Debate Question: Was it ethical for opponents of David Smith's views (he is self declared Marxist) to oppose his tenure bid at the college?
Published on Monday, April 1, 2002 by Common Dreams
A Victory for Academic Freedom in Texas
by David Smith
During the past five months, an unusual controversy has engulfed College of the Mainland, a community college in Texas City, Texas. A dozen local conservatives, including a former county judge and a retired criminal justice instructor, have criticized a government professor at the college for his opposition to the current war in Afghanistan and his broader critique of U.S. capitalism. When the professor applied for tenure, his critics took their case to the college's elected Board of Trustees, charging that no one with such "anti-American views" should receive a permanent appointment. I followed these events rather closely - especially because I am the professor in question.
Since coming to the college in 1998, I have written a dozen columns in local newspapers aimed at challenging the conventional wisdom on a wide range of issues. My articles on racism, the death penalty, the Vietnam War, the problems of capitalism, and the possibilities of democratic socialism have often drawn heated responses from some readers. But a column which argued that the atomic bombing of Japan was not needed to end World War II evoked some parti-cularly ugly responses in September. The next month, when I joined with students and community members in speaking out against Bush's "war without end," my critics launched a campaign to seek the termination of my employment at the college.
Local conservatives were not deterred by the fact that my departmental colleagues, the Vice President of Instruction, and the President of the college recommended that I be granted tenure. From my critics' point of view, a tenure file documenting my record of teaching and service was not the basis on which I should be judged. Instead, they argued, being a Marxist should be considered sufficient grounds for dismissal. Eloquent editorials in defense of academic freedom in the two local newspapers impressed many people in the community, but the critics were not persuaded. The controversy came to a head at a public meeting of the college's Board of Trustees on March 25.
More than two hundred people - students, faculty, staff, and community members - attended the tumultuous three-hour session. The conservatives knew that they had an uphill fight on their hands. College of the Mainland has a longstanding commitment to academic freedom, and the faculty has included a few radicals throughout its thirty-five year history. But what surprised the conservatives - and me, as well - was the expression of support from the vast majority of people in the audience. Thirty-three people spoke on my behalf, attesting to my qualities as a teacher and my contributions to the college and the community. These speakers included former students, colleagues, a union activist, a former member of the Board of Trustees, a minister, a lawyer, and two combat veterans.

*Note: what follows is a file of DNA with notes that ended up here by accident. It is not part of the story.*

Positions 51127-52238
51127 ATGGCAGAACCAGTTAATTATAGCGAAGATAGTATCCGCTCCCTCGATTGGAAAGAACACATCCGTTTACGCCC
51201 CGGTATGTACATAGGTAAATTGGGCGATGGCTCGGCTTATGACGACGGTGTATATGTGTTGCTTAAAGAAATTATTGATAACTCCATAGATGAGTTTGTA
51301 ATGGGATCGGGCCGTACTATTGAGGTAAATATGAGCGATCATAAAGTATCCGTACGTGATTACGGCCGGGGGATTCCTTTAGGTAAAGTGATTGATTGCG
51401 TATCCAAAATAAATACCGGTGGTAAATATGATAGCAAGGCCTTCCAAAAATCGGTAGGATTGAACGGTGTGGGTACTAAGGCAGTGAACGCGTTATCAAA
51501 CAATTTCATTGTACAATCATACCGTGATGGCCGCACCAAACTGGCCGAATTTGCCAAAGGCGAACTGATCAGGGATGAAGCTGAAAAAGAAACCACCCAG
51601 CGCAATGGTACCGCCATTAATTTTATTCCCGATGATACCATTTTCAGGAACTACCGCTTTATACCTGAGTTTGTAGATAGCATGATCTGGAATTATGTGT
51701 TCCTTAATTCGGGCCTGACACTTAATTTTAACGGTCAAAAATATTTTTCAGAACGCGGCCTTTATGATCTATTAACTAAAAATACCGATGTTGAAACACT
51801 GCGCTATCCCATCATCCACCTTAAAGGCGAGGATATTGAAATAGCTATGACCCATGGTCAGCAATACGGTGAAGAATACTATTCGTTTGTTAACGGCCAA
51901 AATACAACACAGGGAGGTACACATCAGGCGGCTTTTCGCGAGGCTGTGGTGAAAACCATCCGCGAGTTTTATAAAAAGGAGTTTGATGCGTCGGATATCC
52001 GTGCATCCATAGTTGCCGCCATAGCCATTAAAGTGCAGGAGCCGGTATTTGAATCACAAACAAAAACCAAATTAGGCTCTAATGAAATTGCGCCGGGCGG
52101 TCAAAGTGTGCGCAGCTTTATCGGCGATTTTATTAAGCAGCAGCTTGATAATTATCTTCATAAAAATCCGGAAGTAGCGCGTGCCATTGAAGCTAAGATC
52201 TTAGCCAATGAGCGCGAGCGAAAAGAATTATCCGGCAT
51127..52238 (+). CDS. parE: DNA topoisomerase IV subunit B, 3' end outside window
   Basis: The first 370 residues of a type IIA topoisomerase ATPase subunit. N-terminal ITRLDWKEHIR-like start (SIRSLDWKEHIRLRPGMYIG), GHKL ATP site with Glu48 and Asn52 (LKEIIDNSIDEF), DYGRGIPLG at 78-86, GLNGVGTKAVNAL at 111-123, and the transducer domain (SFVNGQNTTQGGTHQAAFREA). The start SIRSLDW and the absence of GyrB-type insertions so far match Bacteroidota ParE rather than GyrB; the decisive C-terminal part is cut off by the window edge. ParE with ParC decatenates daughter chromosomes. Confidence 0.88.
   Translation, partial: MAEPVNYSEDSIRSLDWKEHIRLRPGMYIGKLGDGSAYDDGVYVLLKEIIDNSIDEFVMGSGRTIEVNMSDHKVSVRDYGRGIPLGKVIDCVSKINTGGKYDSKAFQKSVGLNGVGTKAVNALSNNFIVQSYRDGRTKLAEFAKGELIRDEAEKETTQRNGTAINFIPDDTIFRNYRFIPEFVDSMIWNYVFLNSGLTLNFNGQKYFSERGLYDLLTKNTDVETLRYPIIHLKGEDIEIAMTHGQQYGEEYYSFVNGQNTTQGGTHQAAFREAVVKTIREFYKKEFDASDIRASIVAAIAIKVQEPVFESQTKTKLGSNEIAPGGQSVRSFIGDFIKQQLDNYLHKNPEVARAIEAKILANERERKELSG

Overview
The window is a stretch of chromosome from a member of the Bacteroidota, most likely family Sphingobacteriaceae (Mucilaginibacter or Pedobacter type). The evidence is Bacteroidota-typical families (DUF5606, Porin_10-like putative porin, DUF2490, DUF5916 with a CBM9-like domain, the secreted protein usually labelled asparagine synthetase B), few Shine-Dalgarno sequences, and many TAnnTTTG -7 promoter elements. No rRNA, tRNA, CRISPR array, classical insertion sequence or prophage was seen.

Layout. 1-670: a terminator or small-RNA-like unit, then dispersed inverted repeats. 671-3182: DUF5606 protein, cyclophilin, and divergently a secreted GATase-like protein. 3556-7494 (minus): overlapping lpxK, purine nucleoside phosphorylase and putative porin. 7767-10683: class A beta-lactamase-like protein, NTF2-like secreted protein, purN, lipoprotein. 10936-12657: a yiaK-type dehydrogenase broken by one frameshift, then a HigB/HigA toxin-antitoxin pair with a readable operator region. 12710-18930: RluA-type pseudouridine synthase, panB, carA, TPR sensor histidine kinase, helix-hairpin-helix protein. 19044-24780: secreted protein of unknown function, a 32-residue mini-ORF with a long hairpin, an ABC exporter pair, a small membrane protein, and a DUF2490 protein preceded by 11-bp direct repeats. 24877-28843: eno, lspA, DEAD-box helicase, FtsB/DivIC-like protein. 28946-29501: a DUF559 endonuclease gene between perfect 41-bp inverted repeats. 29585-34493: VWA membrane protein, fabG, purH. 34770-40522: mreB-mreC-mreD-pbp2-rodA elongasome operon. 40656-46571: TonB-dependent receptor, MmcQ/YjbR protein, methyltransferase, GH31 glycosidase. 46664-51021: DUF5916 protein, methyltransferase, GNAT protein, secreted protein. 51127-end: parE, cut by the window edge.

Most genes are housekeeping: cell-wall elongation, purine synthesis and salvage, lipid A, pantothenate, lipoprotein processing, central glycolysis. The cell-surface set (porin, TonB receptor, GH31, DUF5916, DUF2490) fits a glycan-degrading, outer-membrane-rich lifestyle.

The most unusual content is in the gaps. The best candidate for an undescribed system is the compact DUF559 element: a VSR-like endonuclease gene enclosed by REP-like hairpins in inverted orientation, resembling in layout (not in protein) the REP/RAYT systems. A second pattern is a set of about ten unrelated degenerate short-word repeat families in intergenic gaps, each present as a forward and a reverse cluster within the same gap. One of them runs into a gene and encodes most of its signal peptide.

Ten individuals urged the Board to reject my tenure application, insisting that I was brainwashing students and "threatening American freedom." After hearing from everyone who wanted to speak, the Board addressed a few other agenda items and then made its decision on my case. Without further discussion, the Board voted unanimously to award me tenure - and the auditorium erupted in applause and cheers. I have not been hugged and kissed so many times since my marriage ceremony. In the week since the Board meeting, I have been deluged with supportive emails and phone calls from across the country.
To be sure, my family and I consider the Board's decision a professional and personal vindication. But, more importantly, College of the Mainland has delivered an impressive victory for academic freedom and First Amendment rights. The college's action is especially noteworthy in light of the hysteria and chauvinism which has engulfed the country since the terrible tragedy of September 11. The fact that the Trustees of a community college in Texas have resoundingly rejected calls for a new McCarthyism is more than local news.
I hope that the outcome of my struggle for tenure will encourage other Left and progressive academics to stand their ground, "speak truth to power," and earn the respect and support of students, colleagues, and community members. Together, we may be able to carve out a space in the halls of academia for articulation of our view that "Another World is Possible."
[David Michael Smith received his Ph.D. in Political Science from The City University of New York. His writings have been published in Peace Review, Nature, Society, and Thought, Socialism and Democracy, National Social Science Journal, and other journals. He is now Professor of Government at College of the Mainland in Texas City, Texas. E-mail: email@example.com]
Last modified: Wed Sep 13 14:57:24 EDT 2000